A man doesn’t say “I exist” in isolation from all his other thoughts, needs, and desires. He has a reason for doing so. Sometimes, he’s merely expressing a desire. Sometimes, he’s expressing a personal survival necessity. And sometimes, he’s trying to get someone else to back the fuck off.

     (Yes, metaphysicians sometimes say fuck. I do, anyway. As for Descartes, we have no evidence either way.)

     “I exist” is the founding premise of individualism. That might seem a trivial point…until you ponder all the figures who’ve strained to convince you otherwise. We also have this:

     ‘Next question,’ O’Brien said.
     ’Does Big Brother exist?’
     ’Of course he exists. The Party exists. Big Brother is the embodiment of the Party.’
     ’Does he exist in the same way as I exist?
     ’You do not exist,’ said O’Brien.
     Once again the sense of helplessness assailed him. He knew, or he could imagine, the arguments which proved his own nonexistence; but they were nonsense, they were only a play on words. Did not the statement, ’You do not exist’, contain a logical absurdity? But what use was it to say so? His mind shrivelled as he thought of the unanswerable, mad arguments with which O’Brien would demolish him.
     ’I think I exist,’ he said wearily. ’I am conscious of my own identity. I was born and I shall die. I have arms and legs. I occupy a particular point in space. No other solid object can occupy the same point simultaneously. In that sense, does Big Brother exist?’
     ’It is of no importance. He exists.’
     ’Will Big Brother ever die?’
     ’Of course not. How could he die?’

     George Orwell, 1984.

     “I exist” being the indispensable premise of individualism and therefore individual rights, to dismiss “I exist,” as O’Brien does in the snippet above, conveys a terror further-reaching than any degree of torture. But note that O’Brien goes further still: while dismissing Winston’s existence, he insists on the existence of Big Brother, a phantasm used by the Party to induce worship and submission. It’s for these reasons, among others, that I consider 1984 the ultimate dystopian novel. The crude dystopian fictions of today, premised upon mere physical catastrophes, fade to nothingness in comparison.


     To return briefly to the Stephen Crane poem:

A man said to the universe:
     “Sir, I exist!”
“However,” replied the universe,
     “That fact has not created in me
     A sense of obligation.”

     Crane’s emphasis was obviously upon the indifference of “the universe” to any individual’s claims. Yeah, you exist. You said so, and as Descartes would say, we have to accept it on that basis alone. But the separability implicit in “I exist” inevitably elicits two other assertions:

  • “Yeah, me too.”
  • “So what?”

     Crane understood this and its implications. Today there are many who don’t – and some of them are angry about it.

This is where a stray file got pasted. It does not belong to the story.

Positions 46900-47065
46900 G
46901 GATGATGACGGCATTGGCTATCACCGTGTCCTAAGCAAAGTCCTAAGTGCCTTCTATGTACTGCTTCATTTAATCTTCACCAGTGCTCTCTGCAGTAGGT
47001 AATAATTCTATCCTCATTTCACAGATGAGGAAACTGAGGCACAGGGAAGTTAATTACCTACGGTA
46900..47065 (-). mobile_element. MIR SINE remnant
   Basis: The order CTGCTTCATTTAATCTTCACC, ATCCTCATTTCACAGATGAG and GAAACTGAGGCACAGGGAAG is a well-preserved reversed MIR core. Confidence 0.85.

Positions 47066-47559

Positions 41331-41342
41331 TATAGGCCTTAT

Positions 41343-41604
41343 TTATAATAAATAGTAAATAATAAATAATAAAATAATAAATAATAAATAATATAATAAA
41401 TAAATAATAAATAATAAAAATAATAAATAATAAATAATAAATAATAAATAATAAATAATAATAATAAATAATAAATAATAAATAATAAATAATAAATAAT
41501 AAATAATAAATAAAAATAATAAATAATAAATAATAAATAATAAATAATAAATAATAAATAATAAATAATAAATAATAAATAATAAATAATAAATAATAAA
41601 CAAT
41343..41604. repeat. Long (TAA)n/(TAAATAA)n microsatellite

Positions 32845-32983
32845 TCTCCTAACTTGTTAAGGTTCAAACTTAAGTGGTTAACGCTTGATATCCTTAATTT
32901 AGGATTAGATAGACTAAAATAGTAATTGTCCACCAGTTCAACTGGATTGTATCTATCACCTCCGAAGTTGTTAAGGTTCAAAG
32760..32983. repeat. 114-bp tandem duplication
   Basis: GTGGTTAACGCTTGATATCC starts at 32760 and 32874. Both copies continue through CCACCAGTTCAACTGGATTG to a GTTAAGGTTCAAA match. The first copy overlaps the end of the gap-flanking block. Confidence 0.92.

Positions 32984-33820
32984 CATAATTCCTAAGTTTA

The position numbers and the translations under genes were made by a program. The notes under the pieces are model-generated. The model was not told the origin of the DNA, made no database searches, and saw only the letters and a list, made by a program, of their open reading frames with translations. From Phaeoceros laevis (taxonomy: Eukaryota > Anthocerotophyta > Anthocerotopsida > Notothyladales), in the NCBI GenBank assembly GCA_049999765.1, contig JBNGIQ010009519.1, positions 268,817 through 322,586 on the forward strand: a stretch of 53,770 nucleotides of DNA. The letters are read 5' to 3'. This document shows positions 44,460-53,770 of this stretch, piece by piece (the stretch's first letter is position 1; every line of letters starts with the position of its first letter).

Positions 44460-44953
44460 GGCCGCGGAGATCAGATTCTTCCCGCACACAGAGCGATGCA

Many who’ve fought their way valiantly through the thickets of verbiage to this point are probably thinking “This is all ‘previous work.’ He has no new point to make.” But I do, and the time has arrived for it.

     Among the horrors of our time is the Left’s rampant, accelerating campaign to destroy the definitions of categories. It’s an anti-intellectual campaign, for categories, as I wrote above, are the things of the mind that enable us to think. Without them, we are intellectually helpless, just as whole-body paralysis renders its victim physically helpless.

     Do you get it? What is the full significance of Ketanji Brown Jackson’s refusal to answer the question “What is a woman?” What is the full significance of the Left’s insistence that a full-scale, blazing riot that causes millions of dollars of damage is “a peaceful protest?” What is the full significance of the Left’s opposition to executions for capital murder, while it insists that fully-formed babies that have not yet passed through the birth canal are mere parasites that may be extinguished for their mothers’ convenience? What is the full significance of the Left’s claim that black rioters who killed and rampaged while the police watched idly are “fighting oppression,” but that Officer Darren Wilson is a murderer for defending himself against Michael Brown, and that George Zimmerman is a murderer for defending himself against Trayvon Martin, and that Kyle Rittenhouse is a murderer for defending himself against three murderous thugs?

     The war for our civilization began as a metaphysical war – a war for the most critical reaches of our minds: the part that enables rationality. It was able to become violent because it succeeded, through the mantras of relativism and “tolerance,” in immobilizing some and enlisting others. What began with words and ideas has strengthened enough to steal, ravage, and kill. And for our paralysis before its metaphysical crimes, we are all on the front lines.

     Do you still think it was all pointless word-spinning?